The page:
The Guardian 1989
Six Frankfurt artists, linked only by geography, have mounted an exhibition in Birmingham. Sacha Craddock reports.
THE only real link between the six artists currently exhibiting at the Ikon Gallery in Birmingham is that they come from Frankfurt and they are not painters. New Concepts is a iffy good mixed show — truly mixed in that the artists are saying different things in very different ways. It was organised in Frankfurt and brought over as a package, which is sensible as it is all new to us. The six seem to complement each other.
Photography is used by four of the artists, but each for such different reasons that it is possible to forget what the medium is. The least helpful artist in the show is the only woman, Irene Peschick. Her quiet pictures are printed on still slightly-curled photographic paper and loosely pinned to the wall. On one is a low contrast colour test card on a television screen; on another is a series of pictures — a blown up contact sheet. She is the least helpful because initially it is dull, but persistence will reveal a journey. Blurred drunken images taken from a moving car at night are broken in and out of focus, the city lights become scorched lines while brief pieces of clarity will reveal the ordinariness of Frankfurt without sentiment or comment.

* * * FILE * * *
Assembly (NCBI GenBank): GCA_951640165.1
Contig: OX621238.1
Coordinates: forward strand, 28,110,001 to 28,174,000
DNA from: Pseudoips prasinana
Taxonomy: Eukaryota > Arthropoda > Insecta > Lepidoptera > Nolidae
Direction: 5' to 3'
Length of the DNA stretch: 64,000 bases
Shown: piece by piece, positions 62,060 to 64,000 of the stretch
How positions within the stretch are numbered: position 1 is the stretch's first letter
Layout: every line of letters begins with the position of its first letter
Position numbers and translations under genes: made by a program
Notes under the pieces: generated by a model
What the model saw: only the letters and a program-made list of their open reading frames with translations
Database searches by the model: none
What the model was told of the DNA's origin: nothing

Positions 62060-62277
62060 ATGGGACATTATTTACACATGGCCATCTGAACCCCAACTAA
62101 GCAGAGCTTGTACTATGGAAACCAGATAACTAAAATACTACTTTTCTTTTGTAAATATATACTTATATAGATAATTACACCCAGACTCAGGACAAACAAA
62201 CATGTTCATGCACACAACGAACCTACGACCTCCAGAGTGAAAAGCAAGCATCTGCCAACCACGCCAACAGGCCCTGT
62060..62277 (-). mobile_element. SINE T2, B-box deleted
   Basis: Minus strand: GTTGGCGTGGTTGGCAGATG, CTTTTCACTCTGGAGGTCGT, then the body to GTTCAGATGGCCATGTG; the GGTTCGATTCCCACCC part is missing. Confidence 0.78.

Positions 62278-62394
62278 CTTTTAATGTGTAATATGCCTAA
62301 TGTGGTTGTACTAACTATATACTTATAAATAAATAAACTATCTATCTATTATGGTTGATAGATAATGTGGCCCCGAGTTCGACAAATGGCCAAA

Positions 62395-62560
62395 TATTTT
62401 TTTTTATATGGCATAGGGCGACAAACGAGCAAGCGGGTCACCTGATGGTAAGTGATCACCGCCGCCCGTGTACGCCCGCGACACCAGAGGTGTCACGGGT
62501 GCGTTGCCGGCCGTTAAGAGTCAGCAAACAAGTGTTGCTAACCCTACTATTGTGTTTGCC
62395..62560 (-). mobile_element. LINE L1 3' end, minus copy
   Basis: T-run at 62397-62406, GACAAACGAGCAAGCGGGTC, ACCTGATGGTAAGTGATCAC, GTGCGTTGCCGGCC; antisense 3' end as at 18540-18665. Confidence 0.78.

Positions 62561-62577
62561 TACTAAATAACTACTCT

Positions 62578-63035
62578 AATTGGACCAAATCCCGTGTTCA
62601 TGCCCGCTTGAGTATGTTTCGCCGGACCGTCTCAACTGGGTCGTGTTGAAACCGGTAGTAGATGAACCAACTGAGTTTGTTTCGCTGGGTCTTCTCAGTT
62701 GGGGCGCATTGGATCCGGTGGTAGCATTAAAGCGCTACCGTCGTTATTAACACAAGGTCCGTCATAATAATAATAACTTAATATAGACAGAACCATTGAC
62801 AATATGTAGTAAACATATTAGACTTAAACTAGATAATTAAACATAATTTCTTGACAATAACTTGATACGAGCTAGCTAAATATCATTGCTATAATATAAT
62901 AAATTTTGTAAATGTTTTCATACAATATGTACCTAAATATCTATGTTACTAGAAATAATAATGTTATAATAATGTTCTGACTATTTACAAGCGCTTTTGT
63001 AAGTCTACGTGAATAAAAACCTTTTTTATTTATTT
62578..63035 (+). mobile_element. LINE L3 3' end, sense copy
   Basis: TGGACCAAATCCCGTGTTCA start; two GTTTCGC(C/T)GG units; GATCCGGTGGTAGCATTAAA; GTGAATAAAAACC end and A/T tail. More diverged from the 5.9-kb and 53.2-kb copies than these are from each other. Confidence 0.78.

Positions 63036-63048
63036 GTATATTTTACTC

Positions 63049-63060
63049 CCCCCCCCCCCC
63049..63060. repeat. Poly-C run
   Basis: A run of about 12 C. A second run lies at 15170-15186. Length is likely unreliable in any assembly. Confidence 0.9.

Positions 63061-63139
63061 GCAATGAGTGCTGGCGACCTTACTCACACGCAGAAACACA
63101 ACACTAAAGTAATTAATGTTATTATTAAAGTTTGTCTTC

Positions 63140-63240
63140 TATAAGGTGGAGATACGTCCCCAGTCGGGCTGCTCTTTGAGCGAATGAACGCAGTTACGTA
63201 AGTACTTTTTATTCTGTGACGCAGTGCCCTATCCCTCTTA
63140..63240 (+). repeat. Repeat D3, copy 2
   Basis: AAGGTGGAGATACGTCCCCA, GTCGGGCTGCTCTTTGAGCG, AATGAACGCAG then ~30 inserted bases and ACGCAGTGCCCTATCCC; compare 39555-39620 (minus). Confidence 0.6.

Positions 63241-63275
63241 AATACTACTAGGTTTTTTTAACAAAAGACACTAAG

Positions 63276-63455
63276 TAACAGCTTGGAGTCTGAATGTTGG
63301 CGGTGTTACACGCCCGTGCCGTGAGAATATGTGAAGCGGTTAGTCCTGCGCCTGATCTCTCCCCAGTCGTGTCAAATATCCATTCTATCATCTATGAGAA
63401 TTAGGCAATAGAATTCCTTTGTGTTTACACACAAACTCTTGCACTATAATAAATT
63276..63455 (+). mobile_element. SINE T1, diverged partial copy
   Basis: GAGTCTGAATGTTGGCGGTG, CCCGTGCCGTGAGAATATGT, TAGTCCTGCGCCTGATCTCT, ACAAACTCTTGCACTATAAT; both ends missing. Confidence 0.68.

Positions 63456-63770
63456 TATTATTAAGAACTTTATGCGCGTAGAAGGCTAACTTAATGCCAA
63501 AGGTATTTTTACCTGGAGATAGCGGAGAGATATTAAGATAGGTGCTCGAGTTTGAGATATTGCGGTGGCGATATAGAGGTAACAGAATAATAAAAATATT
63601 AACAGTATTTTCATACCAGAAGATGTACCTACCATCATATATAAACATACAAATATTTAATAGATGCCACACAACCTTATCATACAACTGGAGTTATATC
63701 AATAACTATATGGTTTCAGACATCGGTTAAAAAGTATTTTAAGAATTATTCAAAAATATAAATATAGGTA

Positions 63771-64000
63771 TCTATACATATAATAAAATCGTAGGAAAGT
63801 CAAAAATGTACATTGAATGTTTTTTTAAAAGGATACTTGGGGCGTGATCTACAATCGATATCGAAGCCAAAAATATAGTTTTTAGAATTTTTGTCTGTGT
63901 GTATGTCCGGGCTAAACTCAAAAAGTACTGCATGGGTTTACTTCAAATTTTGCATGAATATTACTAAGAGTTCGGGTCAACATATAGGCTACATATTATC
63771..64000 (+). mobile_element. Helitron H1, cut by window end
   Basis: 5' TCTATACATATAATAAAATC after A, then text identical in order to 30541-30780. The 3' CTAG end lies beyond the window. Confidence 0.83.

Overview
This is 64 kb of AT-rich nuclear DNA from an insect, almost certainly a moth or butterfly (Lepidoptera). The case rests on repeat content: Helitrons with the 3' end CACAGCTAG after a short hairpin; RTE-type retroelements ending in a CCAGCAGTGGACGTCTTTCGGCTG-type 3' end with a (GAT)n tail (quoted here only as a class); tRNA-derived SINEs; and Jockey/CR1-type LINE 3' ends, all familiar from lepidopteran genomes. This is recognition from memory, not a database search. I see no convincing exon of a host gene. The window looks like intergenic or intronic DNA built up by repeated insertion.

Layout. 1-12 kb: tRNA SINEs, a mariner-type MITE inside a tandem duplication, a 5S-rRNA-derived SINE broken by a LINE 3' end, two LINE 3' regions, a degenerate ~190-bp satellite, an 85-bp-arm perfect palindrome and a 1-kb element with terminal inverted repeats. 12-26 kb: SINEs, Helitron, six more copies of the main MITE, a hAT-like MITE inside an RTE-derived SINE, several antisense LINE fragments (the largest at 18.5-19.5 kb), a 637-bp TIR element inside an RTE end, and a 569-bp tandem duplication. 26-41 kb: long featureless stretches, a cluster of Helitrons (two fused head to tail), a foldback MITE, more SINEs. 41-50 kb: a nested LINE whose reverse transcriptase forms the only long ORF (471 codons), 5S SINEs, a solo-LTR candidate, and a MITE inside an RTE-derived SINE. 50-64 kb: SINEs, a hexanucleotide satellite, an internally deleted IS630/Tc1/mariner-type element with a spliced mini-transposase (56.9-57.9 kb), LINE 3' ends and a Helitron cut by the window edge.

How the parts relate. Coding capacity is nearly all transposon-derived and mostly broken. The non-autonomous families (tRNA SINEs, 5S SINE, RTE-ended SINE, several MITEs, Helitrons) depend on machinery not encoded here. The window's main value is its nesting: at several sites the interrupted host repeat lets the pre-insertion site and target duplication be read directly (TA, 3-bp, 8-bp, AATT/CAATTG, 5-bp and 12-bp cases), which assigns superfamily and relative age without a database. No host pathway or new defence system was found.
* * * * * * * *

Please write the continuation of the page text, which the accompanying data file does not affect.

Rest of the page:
This set of work takes time to make sense. It is so undemanding that it gives the impression of an artist still at work, just called over to Birmingham to show what she is in the middle of. Another series of photographs by Ottmar Horl is pleasingly misleading. His intention, briefly explained in the catalogue, is to fix the camera somewhere else away from the individual control of the photographer. The large series of 36 pictures shows a corner of dull fenced-in landscape, taken from outside the fence from every sort of angle. The swirling giddiness and lack of gravity encourages an elaborate interpretation. It looks as if the photographer has been attacked and hurled to the ground in the process of snapping away. The joke is that the camera has been attached to a car wheel and set to take its own pictures. Is this one of the original Greens commenting on nuclear secrets? Is this a forbidden place with all manner of nastiness to hide? Ready-mades can be tedious on their own, but in front of the photographs they seem to say much about waste, badness and a present or past that can't be swept away.